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Mahadeorao Gopalrao
Patwardhan



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Vinayak Mahadeorao
Patwardhan


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Patwardhan's projector
which he used for -
Shambarik Kharolika

THE PATWARDHANS

It was not that the Indian public had never seen a moving picture show.
As in Europe and America, magic lantern shows were also popular in
India much before the advent of cinema. Many of the more enterprising
showmen like Madanrao Mahadev Pitale even used several consecutively
placed slides to tell a story. Inspired to go beyond Pitale's experiments in narration, Mahadeo Gopal Patwardhan procured an old magic lantern and began to experiment  with the art of making slides in 1890. He also involved his son Vinayak, a graduate of the Sir J.J. School of Arts at Bombay, who became an expert at making slides. However, what fascinated the father and son duo was Two of the slides used by the Patwardhans not merely
showing a succession of slides, even if it was to tell a story, but to create the form of a movement so as to bring the story alive.

At last their experiments were successful and two years later,
in 1892, they were ready to hold their first show which was held as a part of a function to felicitate Justice Kashinath Trimbak Telang on his appointment as vice-chancellor of Bombay University. The show was dubbed as Shambarik Kharolika, which isthe Marathi equivalent of magic lantern. The technique used for this primitive animation was quite novel and yet, very simple. Slides were prepared by painting directly on transparent glass plates. Two glass plates were used in tandem to create one scene. One glass plate contained the major elements of the scene which would remain static while the other glass plate contained the moveable elements. At first one glass plate was projected and then, the other glass plate was slowly brought into position and even moved backwards and forwards to create the appearance of movement.

Emboldened by the success of this effort, the Patwardhans began to hold commercial shows of their programme which slowly expanded to almost two- and-a-half hours. By 1894, the proposition was lucrative enough to involve the entire family. Mahadeorao's younger son Ramchandra also joined the venture and Mahadeorao began to think in terms of making the animation more realistic. He began to use three magic lanterns: one to project the static background scenes and the other two to project bits of the action. This made it possible to create even more complex scenes with several bits of simultaneous action.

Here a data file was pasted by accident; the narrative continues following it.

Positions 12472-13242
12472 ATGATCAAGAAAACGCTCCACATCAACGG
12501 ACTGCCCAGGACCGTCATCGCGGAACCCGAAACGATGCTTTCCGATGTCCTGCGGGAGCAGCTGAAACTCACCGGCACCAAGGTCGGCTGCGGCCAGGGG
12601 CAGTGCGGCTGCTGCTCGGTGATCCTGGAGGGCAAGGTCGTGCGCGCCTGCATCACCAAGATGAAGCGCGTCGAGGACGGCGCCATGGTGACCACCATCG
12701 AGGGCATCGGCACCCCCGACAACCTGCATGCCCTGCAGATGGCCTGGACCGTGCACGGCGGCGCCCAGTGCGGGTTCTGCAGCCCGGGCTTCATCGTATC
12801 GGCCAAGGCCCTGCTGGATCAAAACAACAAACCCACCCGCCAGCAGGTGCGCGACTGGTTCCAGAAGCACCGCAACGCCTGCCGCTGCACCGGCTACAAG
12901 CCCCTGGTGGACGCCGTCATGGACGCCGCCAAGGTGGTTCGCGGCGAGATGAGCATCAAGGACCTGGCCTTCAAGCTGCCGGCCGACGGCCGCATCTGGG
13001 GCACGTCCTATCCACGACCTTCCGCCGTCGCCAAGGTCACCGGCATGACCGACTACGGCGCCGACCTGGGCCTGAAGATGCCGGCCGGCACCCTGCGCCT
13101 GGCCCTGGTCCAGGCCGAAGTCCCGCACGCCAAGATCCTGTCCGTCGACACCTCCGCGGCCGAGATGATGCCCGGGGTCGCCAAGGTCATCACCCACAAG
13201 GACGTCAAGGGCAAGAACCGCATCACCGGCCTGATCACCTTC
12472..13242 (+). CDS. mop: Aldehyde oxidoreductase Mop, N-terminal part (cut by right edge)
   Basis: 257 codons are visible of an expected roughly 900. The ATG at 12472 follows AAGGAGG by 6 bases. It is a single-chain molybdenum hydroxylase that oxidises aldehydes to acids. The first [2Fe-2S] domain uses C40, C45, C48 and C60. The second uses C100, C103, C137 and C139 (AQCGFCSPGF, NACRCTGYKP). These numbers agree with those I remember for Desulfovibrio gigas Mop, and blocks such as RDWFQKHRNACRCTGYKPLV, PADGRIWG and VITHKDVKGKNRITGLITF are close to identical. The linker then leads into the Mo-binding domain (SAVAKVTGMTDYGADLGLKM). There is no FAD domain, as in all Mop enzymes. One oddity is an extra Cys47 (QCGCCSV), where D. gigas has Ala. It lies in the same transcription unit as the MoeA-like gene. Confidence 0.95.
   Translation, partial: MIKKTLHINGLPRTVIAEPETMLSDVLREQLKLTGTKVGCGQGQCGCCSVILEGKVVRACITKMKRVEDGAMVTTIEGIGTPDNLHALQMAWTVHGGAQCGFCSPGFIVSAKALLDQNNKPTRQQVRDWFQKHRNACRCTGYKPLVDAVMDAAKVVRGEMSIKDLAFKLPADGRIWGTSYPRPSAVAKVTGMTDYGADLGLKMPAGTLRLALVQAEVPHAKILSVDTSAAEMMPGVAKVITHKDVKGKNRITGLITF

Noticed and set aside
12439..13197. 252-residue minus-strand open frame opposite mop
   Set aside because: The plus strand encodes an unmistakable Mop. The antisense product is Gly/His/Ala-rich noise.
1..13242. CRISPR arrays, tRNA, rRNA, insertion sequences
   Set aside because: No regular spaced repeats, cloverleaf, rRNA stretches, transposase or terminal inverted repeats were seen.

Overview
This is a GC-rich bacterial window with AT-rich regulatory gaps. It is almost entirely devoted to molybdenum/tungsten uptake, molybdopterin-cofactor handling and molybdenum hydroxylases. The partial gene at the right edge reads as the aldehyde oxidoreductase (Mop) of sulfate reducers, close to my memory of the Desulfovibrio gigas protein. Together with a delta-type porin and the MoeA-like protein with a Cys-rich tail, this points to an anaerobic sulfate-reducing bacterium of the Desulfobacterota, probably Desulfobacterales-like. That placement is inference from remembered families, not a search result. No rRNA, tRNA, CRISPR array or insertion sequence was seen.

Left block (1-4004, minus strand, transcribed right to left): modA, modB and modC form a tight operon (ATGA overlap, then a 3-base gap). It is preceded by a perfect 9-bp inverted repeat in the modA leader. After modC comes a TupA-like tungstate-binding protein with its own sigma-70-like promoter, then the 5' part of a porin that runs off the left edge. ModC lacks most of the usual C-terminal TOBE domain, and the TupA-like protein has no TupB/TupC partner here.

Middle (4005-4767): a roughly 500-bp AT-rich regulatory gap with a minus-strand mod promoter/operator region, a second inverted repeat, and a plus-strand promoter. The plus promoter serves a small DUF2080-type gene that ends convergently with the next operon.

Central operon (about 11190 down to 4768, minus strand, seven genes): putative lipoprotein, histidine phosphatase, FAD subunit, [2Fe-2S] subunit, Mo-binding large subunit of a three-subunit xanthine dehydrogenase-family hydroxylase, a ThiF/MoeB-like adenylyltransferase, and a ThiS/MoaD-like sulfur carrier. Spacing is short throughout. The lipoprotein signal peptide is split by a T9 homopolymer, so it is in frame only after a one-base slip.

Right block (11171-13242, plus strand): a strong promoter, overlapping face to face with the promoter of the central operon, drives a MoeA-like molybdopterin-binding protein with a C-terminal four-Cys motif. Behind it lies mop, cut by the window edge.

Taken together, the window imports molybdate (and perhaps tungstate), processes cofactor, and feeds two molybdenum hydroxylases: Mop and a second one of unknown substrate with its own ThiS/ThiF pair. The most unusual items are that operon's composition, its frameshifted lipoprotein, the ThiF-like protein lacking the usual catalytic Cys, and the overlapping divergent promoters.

In spite of all these innovations the basic structure of the programme was essentially Indian: the stories were taken from mythology though there were a few adventure stories and even a series involving animals. The show generally began with the entry of a sutradhar (narrator) and two singers and was then followed by the main feature. This was the pattern set by the ancient Indian dramatic tradition as outlined in the natya shastra. Some of the programmes which still survive with the Patwardhan family (who even now live at Kalyan, on the outskirts of Bombay) are the legend of Krishna's birth and scenes from the Ramayana.(The show was salvaged due to the efforts of composer and archivist Bhaskar Chandavarkar who set the show to fresh music and held a few performances during the centenary celebrations.)

Having perfected his three-lantem version, Mahadeorao went on an extended tour of the entire Bombay Presidency (now the states of Maharashtra and Gujarat) during 1894- 95. Their tour terminated on December 27, 1895 — ironically exactly a day prior to Lumiere's first public show at the Salon Indien in Paris — at Poona where the eleventh Indian National Congress was being held. A show of the Shambarik Kharolika was held in the presence of such dignitaries as Lokmanya Tilak, Surendranath Bannerji and many others.
Shows came to a standstill with the onset of the plague and could not be revived till the arrival of the new century. In the meantime Mahadeorao passed away in 1902.


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Two of the slides used by the Patwardhans.

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